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Ovary Cancer - Symptoms and Prevention of Cancer in Ovary

Ovary cancer is sometimes called the silent killer, since its early symptoms may be considered too vague to report to a doctor. This means that up to three times in four it has spread beyond the ovary by the time it's discovered, which his why the average five-year survival for all women with ovary cancer is only 30 per cent. However, 95 per cent of women with early ovary cancer do have symptoms, so it's worth all women taking such symptoms seriously, for if treated early enough, around four out of five women are still alive after five years.

Symptoms of Ovary Cancer

The most common symptoms are slight abdominal discomfort (usually low on one side of the tummy, near the umbilicus, or in the groin) and bloating which is easily mistaken for middle-age spread. Other possibilities include fatigue, nausea, indigestion, persistent constipation or diarrhea, weight loss, back pain, pain during sex, increased urination, and vaginal bleeding. Sometimes it's difficult to distinguish the symptoms of ovary cancer from those of irritable bowel syndrome. And sometimes the first sign is when the cancer grows so large you can feel it, or it causes fluid retention in the abdomen, or it pushes up against the diaphragm and causes breathlessness.

What are the causes and risk factors of Ovary Cancer

The risk rises with age, with around nine in 10 women being over 45. There are several other risk factors, the most important being a history in your close family - as 5-10 per cent of women with ovary cancer have inherited a damaged BRCA1 or BRCA2 gene, which makes this cancer more likely. If your mother has had ovary cancer your risk is six times that of the average woman and if your sister has had it your risk is nearly four times the average. If two close relatives have had it, you have a two in five risk of getting it - which is very high, so it's essential to see a gynecologist to discuss screening. Sometimes a high risk of both ovary and breast cancers or of ovary and colon cancers, runs in families.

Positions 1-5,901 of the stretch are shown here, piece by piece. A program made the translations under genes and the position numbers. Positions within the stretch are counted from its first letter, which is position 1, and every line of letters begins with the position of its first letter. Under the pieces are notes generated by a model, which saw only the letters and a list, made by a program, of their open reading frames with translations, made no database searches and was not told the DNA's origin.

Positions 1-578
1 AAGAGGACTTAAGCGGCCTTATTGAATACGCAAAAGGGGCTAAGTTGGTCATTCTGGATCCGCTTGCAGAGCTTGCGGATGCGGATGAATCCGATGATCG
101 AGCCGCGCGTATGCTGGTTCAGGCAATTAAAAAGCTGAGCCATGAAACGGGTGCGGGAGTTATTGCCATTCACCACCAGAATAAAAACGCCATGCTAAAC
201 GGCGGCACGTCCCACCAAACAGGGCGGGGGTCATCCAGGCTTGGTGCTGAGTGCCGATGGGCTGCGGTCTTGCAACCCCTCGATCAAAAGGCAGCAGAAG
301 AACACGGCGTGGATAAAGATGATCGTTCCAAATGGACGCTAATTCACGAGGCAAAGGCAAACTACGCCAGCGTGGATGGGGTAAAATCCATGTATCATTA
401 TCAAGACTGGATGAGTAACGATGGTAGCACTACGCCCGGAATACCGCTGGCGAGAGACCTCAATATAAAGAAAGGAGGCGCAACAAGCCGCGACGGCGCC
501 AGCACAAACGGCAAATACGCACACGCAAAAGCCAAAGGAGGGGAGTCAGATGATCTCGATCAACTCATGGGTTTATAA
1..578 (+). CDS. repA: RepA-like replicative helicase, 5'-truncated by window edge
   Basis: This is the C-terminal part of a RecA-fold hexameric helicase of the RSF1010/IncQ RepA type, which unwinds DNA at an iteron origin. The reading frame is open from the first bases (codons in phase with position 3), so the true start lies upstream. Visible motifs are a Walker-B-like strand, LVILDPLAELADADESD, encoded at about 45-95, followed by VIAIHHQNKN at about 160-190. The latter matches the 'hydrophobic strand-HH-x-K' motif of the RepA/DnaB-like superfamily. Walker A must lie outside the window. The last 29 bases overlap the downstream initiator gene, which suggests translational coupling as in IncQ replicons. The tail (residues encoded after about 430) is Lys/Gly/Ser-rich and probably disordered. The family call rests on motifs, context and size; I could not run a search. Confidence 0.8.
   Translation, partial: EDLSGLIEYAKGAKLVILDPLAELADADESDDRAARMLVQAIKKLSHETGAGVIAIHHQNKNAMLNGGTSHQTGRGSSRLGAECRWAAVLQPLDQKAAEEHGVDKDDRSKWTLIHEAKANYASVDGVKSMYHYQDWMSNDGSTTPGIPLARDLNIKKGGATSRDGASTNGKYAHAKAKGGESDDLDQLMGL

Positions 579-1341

Prevention of Ovary Cancer

To help prevent ovary cancer you need to lead a healthy lifestyle and take general anti-cancer measures. Aim to minimise controllable risk factors, ensure that you have any recommended screening and always report unexplained symptoms early. Interestingly, research suggests that taking a small dose of aspirin at least three times a week reduces the risk of the commonest type of ovary cancer by about 40 per cent. However, this can't yet be recommended, as there is no proof and aspirin can have side effects.

Tests and investigations of Ovary Cancer

Possibilities, if ovary cancer is suspected, include a physical examination, a transvaginal ultrasound scan, a blood test for CA125 and, perhaps, a laparoscopy.

Medical treatment for Ovary Cancer

Treatment is with surgery to remove the ovaries and, perhaps, the womb and cervix. You may need anti-cancer drugs (chemotherapy), other drugs or radio the rapy. The two most effective drugs are carboplatin (a platinum compound) and paclitaxel (from Pacific yew tree bark). Researchers are experimenting with the laser destruction of cancer cells (perhaps after sensitising them with light attracting pigment). If after surgery you are left with one ovary and your womb, you can still have children. However, if you have radiotherapy or surgery to remove one ovary, before 30, your menopause is likely to occur around seven years early and your fertility will probably decline relatively fast before this. So if you want a baby you may not want to wait too long.



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